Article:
Ask any veterinarian, rescue society, breeding organization or pet lover, and you will hear, “There are no ‘dangerous’ dogs–only bad owners.”
That stock answer is true to the extent that no particular breed of dog is statistically more likely to bite or attack a person. In truth, every dog has the potential to harm an adult or child. Dogs bite when they feel threatened or startled, when they get injured, and, yes, when they are poorly trained or socialized. The strength and size of dogs such as pit bulls or Rottweilers make them more likely to cause serious harm or even death, but even those dogs can–and should–be trained to be calm and friendly.
I got on this line of thinking when I opened the Virginian-Pilot on Tuesday, Dec. 15, and read about the accidental dog bite death of Jacksonville, North Carolina (NC), resident Theresa Ann Ellerman. She was visiting friends in Norfolk over the weekend when a malamute bit her in the neck.
Malamutes are hardly the first dogs that come to mind when one thinks about dangerous breeds. According to the American Kennel Club, “The Alaskan Malamute is an affectionate and friendly family dog. He is highly intelligent and learns quickly, but can also be strong-willed, so training should start early.”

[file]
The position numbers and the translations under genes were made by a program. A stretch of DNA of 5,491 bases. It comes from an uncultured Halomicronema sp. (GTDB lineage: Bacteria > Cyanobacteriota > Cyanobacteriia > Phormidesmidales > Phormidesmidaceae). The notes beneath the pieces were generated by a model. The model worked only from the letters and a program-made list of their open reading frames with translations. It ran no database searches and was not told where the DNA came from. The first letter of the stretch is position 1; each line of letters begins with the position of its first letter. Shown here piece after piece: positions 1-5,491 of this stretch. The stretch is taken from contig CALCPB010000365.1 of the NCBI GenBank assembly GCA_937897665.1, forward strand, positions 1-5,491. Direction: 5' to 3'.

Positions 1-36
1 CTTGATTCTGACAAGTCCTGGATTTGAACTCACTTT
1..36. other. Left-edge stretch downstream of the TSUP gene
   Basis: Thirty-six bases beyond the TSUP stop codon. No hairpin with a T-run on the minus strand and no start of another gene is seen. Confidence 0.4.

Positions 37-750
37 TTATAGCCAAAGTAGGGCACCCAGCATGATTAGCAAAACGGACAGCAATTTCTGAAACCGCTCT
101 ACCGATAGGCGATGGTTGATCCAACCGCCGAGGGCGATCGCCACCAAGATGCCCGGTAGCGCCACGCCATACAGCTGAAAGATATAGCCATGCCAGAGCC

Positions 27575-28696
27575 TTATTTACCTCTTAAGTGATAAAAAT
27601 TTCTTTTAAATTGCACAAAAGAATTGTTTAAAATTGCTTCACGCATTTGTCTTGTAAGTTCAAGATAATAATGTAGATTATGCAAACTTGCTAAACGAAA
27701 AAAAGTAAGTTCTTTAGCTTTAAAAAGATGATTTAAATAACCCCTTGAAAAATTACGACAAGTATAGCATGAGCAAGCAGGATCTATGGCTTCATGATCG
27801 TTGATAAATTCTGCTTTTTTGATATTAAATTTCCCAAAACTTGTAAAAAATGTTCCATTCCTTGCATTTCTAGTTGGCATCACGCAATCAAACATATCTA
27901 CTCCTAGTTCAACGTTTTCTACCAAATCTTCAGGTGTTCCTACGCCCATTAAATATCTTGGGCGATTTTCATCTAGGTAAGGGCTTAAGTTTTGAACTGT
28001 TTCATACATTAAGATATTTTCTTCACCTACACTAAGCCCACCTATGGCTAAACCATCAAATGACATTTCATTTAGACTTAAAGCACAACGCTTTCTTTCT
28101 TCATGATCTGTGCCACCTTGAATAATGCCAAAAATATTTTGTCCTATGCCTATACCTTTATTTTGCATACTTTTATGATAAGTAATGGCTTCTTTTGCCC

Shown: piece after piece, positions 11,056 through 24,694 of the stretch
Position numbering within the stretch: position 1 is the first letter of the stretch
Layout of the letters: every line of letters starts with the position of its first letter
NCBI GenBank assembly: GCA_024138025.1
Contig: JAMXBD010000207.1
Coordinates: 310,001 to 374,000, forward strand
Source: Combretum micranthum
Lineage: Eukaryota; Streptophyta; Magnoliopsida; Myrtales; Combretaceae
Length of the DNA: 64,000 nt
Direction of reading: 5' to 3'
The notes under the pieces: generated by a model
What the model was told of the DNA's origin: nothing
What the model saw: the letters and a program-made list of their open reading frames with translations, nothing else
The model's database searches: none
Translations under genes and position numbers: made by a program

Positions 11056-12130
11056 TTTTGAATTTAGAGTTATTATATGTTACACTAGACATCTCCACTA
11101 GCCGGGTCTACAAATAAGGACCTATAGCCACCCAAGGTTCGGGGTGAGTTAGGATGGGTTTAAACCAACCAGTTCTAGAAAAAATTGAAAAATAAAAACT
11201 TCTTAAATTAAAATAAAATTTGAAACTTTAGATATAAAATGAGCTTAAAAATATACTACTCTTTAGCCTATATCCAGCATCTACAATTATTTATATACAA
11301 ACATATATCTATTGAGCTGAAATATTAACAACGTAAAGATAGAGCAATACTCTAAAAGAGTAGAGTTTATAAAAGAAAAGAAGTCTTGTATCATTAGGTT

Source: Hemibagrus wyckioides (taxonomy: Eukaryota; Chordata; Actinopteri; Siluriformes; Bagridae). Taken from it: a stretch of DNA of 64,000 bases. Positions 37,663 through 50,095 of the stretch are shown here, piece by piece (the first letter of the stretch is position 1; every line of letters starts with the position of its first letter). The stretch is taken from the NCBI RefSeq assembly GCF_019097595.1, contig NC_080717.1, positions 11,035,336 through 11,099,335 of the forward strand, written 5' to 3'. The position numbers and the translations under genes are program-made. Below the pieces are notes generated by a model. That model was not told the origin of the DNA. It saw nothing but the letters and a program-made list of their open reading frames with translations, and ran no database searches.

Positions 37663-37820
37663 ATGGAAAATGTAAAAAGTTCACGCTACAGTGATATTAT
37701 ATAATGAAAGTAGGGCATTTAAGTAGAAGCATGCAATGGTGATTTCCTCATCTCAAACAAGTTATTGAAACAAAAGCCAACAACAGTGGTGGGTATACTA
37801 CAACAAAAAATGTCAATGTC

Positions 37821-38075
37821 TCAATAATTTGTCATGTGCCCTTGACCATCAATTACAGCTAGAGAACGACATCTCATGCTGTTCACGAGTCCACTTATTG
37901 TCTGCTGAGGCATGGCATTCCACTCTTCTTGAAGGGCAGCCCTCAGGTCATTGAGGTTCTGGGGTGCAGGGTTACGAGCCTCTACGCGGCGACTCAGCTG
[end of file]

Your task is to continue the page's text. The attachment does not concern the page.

Two other facts from the article struck me. First, an estimated 4.7 million Americans get bitten by a dog annually. Second, even with this high injury rate, only about 12 Americans die in any given year after being attacked by a canine. These stats prompted me to click around online for more information on dog bites, and I found out that, in all, some 885,000 U.S. residents require emergency medical care each year because of dog bites.
So it seems obvious that any dog can cause serious harm given the right combination of wrong circumstances. Ensuring that the worst does not happen is everyone’s responsibility, as the American Veterinary Medical Association stresses on its website. Pet owners need to choose dogs that can live comfortably as members of the family. Owners should also have their pets spayed or neutered and take the time to train their dogs to submit to all humans’ commands.
Children, especially, need to learn to never run up to dogs they do not know, to never play roughly with any dogs, and to never scream and run away from dogs that act aggressively.
On a final holiday note, dogs can often get mentally and physically overwhelmed by parties, loud noises and general excitement like the kind young children exhibit when unwrapping presents. If a dog starts misbehaving, remove the animal from the commotion by putting it out in the yard or taking it for a walk. Also, do not give puppies as presents. Wait until after the holidays to bring a new pet into the house.